Then there are those fortunate enough not to live in the cities and neighborhoods most impacted by gun violence — those of us who are robbed of a little more of our innocence with every new shooting at a school or movie theater or workplace. Parents who never used to think twice about the safety of their children when they send them to school but now do. That is what terrorism does – it eats away at our peace of mind. Even if these acts of gun violence are not literal terrorism, the impact on our society is one and the same.
Other than the fact that people in terrorist attacks and firearms-related homicide (and suicide) die (as they do in many other ways), 9/11 and “gun violence” are not even remotely similar. Not in terms of cause or effect. Connecting dots serves Gross’ purpose though: to set the stage for a tyrannical government to unleash their enormous anti-terrorist apparatus on “gun crime.” More specifically, gun owners.
In a nation that has devoted such significant resources to fighting terror, we should pay at least as much attention to addressing the every day terror created through gun violence. There is a far greater chance of any of us being killed by a bullet in our home or neighborhood than there is being killed in a terrorist attack. Should we not be every bit as committed — in the name of patriotism — to preventing that?
That’s the scariest paragraph on gun control I’ve ever read. I think it’s the calm tone. I can easily imagine these words coming out of President Obama’s mouth after an NRA member goes postal. And/or a New York gun owner shoots and kills a SWAT team member trying to confiscate his unregistered gun. After his family is slain. Like that.
Make no mistake: Gross has crossed the line. These are not the words of a man who has the slightest respect for the Second Amendment. He sees firearms-related crime as terrorism—which justifies the obliteration of our Constitutional protections. Here it is again:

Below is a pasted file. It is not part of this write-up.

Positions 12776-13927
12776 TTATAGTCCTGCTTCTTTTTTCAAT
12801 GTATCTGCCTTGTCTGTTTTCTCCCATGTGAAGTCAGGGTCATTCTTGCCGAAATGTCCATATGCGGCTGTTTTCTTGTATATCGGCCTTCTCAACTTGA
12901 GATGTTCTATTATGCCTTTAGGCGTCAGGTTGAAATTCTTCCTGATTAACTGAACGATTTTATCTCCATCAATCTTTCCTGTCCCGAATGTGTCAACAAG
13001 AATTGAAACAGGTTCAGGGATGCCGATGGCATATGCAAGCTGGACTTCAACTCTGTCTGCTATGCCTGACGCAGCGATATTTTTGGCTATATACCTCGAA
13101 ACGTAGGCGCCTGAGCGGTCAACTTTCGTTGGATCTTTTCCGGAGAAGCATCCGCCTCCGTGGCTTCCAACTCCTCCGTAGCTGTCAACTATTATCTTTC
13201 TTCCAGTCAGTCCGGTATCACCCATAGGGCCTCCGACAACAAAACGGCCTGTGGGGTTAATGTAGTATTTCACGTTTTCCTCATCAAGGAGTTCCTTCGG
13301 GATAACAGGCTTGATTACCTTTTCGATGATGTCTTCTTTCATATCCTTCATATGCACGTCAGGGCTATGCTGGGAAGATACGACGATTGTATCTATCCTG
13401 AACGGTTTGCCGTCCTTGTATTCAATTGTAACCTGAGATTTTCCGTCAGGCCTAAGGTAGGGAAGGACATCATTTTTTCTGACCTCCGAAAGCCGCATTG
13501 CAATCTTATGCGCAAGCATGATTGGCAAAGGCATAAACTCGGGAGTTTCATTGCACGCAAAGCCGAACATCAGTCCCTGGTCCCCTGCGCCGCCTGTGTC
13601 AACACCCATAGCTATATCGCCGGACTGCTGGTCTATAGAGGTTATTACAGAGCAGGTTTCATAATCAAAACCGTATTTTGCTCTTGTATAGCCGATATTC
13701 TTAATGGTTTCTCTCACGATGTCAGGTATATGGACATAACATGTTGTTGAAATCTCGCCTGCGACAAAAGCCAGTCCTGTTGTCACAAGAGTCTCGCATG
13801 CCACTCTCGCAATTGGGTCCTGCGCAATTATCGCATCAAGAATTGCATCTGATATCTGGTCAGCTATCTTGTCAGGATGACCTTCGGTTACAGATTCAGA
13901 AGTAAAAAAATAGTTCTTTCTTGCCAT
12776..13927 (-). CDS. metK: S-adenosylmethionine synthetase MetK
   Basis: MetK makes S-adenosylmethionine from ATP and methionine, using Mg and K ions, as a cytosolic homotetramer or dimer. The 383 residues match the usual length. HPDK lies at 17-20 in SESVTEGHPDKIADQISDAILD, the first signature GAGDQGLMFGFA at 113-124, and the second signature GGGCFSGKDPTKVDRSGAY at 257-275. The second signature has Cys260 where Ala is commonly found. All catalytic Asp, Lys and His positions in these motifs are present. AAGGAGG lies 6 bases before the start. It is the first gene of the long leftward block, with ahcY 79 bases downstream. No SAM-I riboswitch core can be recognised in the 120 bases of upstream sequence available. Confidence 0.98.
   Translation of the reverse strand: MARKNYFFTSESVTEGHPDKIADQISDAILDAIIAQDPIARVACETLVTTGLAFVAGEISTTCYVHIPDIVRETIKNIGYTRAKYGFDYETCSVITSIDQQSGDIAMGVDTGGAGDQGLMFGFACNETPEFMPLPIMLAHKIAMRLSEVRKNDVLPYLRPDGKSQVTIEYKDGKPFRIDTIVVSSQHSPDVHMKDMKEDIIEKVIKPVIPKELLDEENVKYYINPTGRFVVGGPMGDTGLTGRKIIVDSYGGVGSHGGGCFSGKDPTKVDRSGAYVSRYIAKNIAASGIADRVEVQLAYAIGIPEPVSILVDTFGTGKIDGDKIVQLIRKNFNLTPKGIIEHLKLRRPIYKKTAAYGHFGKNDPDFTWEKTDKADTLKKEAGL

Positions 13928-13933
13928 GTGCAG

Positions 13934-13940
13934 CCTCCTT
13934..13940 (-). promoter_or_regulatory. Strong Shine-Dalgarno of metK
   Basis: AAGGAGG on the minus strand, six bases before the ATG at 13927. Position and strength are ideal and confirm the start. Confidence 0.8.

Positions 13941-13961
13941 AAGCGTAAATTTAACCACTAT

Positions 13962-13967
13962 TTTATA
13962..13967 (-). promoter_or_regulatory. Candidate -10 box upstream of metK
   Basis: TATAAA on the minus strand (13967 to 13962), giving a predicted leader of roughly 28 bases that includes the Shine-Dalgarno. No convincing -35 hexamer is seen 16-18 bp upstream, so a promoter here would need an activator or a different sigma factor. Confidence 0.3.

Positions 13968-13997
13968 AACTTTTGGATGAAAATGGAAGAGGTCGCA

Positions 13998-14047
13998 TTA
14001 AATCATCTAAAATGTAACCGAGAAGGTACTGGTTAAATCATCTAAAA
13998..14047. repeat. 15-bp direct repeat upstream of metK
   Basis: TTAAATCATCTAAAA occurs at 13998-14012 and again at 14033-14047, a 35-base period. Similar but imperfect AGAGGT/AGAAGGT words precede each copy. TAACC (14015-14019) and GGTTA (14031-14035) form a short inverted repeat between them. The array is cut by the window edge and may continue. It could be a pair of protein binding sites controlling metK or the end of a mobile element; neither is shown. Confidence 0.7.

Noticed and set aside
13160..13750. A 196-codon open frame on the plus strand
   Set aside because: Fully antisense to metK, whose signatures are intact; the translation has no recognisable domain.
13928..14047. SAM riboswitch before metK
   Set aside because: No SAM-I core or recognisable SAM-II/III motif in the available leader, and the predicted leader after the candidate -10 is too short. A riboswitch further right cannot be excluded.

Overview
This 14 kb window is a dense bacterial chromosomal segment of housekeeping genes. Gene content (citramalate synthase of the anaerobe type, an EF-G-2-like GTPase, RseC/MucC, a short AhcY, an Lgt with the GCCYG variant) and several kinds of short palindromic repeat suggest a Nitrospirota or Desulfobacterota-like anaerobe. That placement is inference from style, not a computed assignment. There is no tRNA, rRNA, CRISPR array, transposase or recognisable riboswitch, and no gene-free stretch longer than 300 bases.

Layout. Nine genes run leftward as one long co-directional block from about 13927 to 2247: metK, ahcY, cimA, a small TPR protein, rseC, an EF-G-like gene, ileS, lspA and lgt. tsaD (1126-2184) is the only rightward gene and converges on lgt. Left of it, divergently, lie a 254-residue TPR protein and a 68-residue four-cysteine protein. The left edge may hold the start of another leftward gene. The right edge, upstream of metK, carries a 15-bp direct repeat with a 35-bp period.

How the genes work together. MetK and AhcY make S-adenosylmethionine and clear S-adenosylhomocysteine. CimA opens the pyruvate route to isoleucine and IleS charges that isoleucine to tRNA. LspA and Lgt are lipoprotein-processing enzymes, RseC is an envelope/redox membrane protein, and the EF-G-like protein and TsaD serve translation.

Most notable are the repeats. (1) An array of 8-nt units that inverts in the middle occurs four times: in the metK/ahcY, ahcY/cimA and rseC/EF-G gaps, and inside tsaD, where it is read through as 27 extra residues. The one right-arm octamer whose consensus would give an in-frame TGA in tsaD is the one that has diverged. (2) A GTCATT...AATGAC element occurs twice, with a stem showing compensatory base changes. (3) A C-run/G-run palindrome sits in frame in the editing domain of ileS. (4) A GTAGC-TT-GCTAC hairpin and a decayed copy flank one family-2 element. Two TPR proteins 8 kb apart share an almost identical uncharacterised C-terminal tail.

Especially in light of the horrific attack in Nairobi, Congress should consider our lack of background checks for gun purchases a huge red flag. We saw at Fort Hood and, on a smaller scale, my family’s tragedy, the kind of damage that can be done by someone with a gun and the intent to commit terrorism. By refusing to address background checks, Congress is making us far more susceptible to that kind of attack. In fact, an al-Qaeda manual entitled “How Can I Train Myself for Jihad” recovered in Kabul advises would be terrorists in the U.S. to “obtain an assault weapon legally, preferably AK-47 or variations.”
Gross’ brother was shot by an apolitical pyscho. At the risk of seeming insensitive, the Brady President’s shown that he’s ready, willing and able to desecrate his brother’s memory by using it to further his political agenda.
Of the 46 senators who voted against expanding Brady Background Checks in April, it’s a safe bet that they would all list homeland security as an important priority. Their reason would probably be about their duty to protect the safety of the American people. Yet, these same members of Congress repeatedly shirk that responsibility on an issue that claims more lives in a few months than all of the acts of terrorism in the history of this nation combined.
Clearly this hypocrisy alone, even magnified by horrific mass shootings, is not enough to get Congress to act; and we cannot expect anything to change until we, the American people are willing to stand up and hold our elected leaders accountable to represent our well-being ahead of the corporate gun lobby’s — and to act in the true interest of our homeland security.
Ironic eh? The Brady Campaign manager is using patriotism to motivate Americans to undermine the values enshrined in our Constitution. It’s nothing new, but this idea must be resisted at all costs, lest we lose what liberty we have left.